Peter van Inwagen is a philosopher who became a Christian at the age of forty. His conversion was not a return to the religion of his childhood, but, on the contrary, consisted of the adoption of beliefs that had been held in explicit contempt by the Unitarian Sunday school teachers of his youth, the philosophers responsible for his professional training, and his colleagues in the philosophy department where he had been teaching for ten years at the time of his conversion.This (...) collection of classic writings represents van Inwagen’s attempts to answer the philosophical objections to Christianity that he encountered in these intellectually hostile environments. They include reflections on the charge that religious belief is belief that is unsupported by evidence, on arguments that purport to show that the doctrine of resurrection is metaphysically impossible, on the problem of evil, and on Hume’s famous argument against belief in miracles. (shrink)
It is a widely held viewpoint in Christian apologetics that in addition to defending Christian theism against objections (negative apologetics), apologists should also present arguments in support of the truth of theism and Christianity (positive apologetics). In contemporary philosophy of religion, the Reformed epistemology movement has often been criticized on the grounds that it falls considerably short of satisfying the positive side of this two-tiered approach to Christian apologetics. Reformed epistemology is said to constitute or entail (...) an inadequate apologetic methodology since it rejects positive apologetics or at least favours negative over positive apologetics. In this paper I argue that this common objection fails on two grounds. First, while the arguments of Reformed epistemology are relevant and useful to apologetics, neither Reformed epistemology nor its epistemological project should be identified with a distinct school or method of apologetics. Secondly, while certain claims of Reformed epistemology seem to imply a rejection of positive apologetics, or at least a preference for negative or positive apologetics, I argue that no such conclusion follows. In fact, although unimpressed by particular versions of natural theology and positive apologetics, Reformed epistemologists have provided criticisms of each that can constructively shape future approaches to the apologetic employment of natural theology and Christian evidences. (shrink)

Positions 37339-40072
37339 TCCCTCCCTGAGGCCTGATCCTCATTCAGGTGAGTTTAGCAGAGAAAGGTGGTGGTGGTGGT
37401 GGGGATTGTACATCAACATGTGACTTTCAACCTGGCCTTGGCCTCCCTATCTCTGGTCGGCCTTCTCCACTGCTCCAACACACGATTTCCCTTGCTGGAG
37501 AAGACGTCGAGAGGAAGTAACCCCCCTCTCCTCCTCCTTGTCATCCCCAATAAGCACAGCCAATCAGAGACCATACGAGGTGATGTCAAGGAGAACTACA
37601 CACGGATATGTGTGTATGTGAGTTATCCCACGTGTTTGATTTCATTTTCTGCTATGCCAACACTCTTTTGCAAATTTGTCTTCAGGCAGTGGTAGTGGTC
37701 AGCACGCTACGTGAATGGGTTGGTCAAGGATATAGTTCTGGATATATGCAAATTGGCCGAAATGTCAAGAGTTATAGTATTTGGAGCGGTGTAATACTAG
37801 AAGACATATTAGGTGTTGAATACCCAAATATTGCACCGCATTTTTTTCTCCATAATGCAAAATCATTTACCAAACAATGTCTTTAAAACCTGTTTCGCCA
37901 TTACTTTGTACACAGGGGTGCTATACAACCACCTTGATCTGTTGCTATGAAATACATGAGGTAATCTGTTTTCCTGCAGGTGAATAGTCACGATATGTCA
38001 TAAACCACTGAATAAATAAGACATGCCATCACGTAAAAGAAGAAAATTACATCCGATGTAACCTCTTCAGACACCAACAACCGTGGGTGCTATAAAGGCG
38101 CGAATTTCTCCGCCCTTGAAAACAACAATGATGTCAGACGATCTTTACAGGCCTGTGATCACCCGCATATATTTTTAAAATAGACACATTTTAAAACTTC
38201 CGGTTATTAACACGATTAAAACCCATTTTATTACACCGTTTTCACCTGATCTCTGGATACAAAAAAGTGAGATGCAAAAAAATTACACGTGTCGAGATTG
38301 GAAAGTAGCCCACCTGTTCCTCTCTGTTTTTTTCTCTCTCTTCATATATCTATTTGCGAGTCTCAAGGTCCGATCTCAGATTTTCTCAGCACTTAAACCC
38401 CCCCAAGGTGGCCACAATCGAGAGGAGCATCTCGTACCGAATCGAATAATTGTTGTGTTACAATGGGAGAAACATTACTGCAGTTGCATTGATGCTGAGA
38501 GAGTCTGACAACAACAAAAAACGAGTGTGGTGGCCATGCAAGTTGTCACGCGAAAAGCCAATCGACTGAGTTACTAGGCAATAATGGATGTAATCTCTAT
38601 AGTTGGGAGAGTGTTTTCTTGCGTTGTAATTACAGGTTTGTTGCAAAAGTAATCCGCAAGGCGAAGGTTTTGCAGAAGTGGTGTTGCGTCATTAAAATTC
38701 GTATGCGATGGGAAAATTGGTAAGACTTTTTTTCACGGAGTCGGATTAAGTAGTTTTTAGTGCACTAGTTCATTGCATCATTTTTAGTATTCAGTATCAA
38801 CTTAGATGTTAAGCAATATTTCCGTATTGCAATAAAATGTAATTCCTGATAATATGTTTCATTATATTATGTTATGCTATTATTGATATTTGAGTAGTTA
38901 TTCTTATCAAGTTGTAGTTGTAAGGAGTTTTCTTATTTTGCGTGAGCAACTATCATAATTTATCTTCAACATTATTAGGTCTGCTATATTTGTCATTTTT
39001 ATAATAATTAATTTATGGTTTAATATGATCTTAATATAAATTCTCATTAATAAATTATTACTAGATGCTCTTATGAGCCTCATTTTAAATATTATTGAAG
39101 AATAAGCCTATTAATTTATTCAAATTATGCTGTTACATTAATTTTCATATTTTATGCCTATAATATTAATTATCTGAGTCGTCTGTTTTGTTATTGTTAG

A glimpse of the new application of Buddhist logic in the seventeenth century leads us to reflect about our approach to logic in a given religious tradition: Should we isolate a logical system from the very context that has given rise to the genesis and development of such an intellectual apparatus? Methodologically, we do have the legitimate right to approach Buddhist logic from a purely logical point of view. However, when we study the actual use of Buddhist logic in the (...) seventeenth-century anti-Christian polemic, an analysis of its intentional application allows us to conclude that Buddhist logic in the context of controversy is primarily apologetic. Therefore, with a methodological concern, I suggest that philosophers and logicians should reconsider the apologetic nature of logic in any given religious tradition. (shrink)
The word transcendence comes from the Latin and means literally to climb across or go beyond. To transcend is thus to surpass or excel or move beyond the reach or grasp of something. Sometimes the term is used epistemologically, as when something is beyond the reach of human knowledge. But in reference to the Christian doctrine of God, divine transcendence is used ontologically, and refers to God being beyond anything that is other than God. In Christian theology what’s other than (...) God is, by definition, the creation. (shrink)
Hume’s "Of Miracles" concludes with the claim that prophecies, too, are miracles, and as such are susceptible to the same arguments which apply to miracles. However, both Hume and his commentators have overlooked the distinctive features of prophecy. Hume’s chief objection to miracles--that one is never justified in crediting second-hand testimony to miraculous events--does not necessarily apply to the argument from fulfilled prophecies as it was understood in the eighteenth century. Neither was prophecy necessarily thought to entail any breach of (...) the laws of nature. Consideration of Hume’s argument in its historical context shows that it fails to counter the argument from prophecies and was known to have failed. (shrink)
Machine generated contents note: Introduction Rick Anthony Furtak; 1. The 'Socratic secret': the postscript to the Philosophical Crumbs M. Jamie Ferreira; 2. Kierkegaard's Socratic pseudonym: a profile of Johannes Climacus Paul Muench; 3. Johannes Climacus' revocation Alastair Hannay; 4. From the garden of the dead: Johannes Climacus on religious and irreligious inwardness Edward F. Mooney; 5. The Kierkegaardian ideal of 'essential knowing' and the scandal of modern philosophy Rick Anthony Furtak; 6. Lessing and Socrates in Kierkegaard's Postscript Jacob Howland; 7. (...) Climacus on subjectivity and the system Merold Westphal; 8. Humor and irony in the Postscript John Lippitt; 9. Climacus on the task of becoming a Christian Clare Carlisle; 10. The epistemology of the Postscript M. G. Piety; 11. Faith and reason in Kierkegaard's Concluding Unscientific Postscript C. Stephen Evans; 12. Making Christianity difficult: the 'existentialist theology' of Kierkegaard's Postscript David R. Law; Bibliography; Index. (shrink)
The article surveys few of the most important philosophical contributions by Christians in the 21st century. Those surveyed include Francis Schaeffer, Alvin Plantinga, Norman Geisler, and Ravi Zacharias.
Blaise Pascal (2007/2003). Pensées. In Aloysius Martinich, Fritz Allhoff & Anand Vaidya (eds.), Early Modern Philosophy: Essential Readings with Commentary. Blackwell Pub..score: 6.0